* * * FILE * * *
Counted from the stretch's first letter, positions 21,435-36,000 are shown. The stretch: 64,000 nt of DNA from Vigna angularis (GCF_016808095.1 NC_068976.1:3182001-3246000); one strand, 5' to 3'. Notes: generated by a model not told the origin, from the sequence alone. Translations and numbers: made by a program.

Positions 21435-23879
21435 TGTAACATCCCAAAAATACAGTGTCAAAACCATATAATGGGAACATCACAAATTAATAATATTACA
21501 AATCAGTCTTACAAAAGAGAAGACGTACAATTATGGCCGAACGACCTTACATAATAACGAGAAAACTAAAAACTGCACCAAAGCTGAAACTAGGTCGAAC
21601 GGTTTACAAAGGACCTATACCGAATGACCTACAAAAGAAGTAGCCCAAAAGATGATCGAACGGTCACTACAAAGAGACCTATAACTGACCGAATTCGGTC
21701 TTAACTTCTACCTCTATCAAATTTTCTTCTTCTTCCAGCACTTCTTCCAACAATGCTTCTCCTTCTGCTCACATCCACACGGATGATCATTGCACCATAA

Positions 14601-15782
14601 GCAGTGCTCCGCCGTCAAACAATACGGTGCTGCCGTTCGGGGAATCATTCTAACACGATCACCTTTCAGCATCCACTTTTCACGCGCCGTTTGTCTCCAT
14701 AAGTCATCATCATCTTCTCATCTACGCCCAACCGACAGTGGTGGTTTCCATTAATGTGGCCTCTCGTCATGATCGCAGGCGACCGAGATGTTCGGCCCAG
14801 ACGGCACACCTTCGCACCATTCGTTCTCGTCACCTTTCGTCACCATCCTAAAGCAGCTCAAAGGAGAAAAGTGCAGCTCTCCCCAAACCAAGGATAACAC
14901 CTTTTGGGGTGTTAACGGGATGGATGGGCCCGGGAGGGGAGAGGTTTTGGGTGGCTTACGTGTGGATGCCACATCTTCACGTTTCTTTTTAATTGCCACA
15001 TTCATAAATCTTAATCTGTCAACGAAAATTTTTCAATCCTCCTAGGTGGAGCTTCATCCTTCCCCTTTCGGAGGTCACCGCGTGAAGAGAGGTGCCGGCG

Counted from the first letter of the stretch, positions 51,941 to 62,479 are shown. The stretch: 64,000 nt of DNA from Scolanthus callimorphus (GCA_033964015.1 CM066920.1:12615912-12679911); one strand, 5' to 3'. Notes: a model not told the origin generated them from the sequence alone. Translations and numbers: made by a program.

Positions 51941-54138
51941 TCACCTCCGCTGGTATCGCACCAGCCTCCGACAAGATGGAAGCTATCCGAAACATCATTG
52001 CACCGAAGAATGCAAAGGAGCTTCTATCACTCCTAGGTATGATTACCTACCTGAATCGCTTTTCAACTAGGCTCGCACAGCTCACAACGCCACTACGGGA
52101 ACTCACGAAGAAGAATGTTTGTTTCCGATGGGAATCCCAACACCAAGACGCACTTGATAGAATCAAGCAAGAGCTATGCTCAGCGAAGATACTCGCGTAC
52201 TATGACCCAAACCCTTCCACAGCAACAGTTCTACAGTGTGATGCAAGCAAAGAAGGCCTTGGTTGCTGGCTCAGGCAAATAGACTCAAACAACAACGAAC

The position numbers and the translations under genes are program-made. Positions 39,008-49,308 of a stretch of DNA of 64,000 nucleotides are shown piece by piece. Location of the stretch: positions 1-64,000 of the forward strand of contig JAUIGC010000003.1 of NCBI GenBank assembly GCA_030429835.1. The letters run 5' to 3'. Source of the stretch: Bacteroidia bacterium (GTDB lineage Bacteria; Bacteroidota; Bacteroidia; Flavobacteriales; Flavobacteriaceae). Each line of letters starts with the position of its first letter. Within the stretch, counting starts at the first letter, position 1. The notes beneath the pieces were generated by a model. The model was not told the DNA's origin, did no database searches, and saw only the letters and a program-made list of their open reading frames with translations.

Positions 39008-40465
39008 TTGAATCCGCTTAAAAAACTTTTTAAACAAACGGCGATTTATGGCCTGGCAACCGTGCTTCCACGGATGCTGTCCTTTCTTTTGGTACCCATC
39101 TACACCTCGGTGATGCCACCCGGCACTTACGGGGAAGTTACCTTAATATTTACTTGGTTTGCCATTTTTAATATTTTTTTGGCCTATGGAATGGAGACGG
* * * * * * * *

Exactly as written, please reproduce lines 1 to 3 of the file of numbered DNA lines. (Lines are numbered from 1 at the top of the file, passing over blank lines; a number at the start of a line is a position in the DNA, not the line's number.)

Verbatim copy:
Counted from the stretch's first letter, positions 21,435-36,000 are shown. The stretch: 64,000 nt of DNA from Vigna angularis (GCF_016808095.1 NC_068976.1:3182001-3246000); one strand, 5' to 3'. Notes: generated by a model not told the origin, from the sequence alone. Translations and numbers: made by a program.

Positions 21435-23879
21435 TGTAACATCCCAAAAATACAGTGTCAAAACCATATAATGGGAACATCACAAATTAATAATATTACA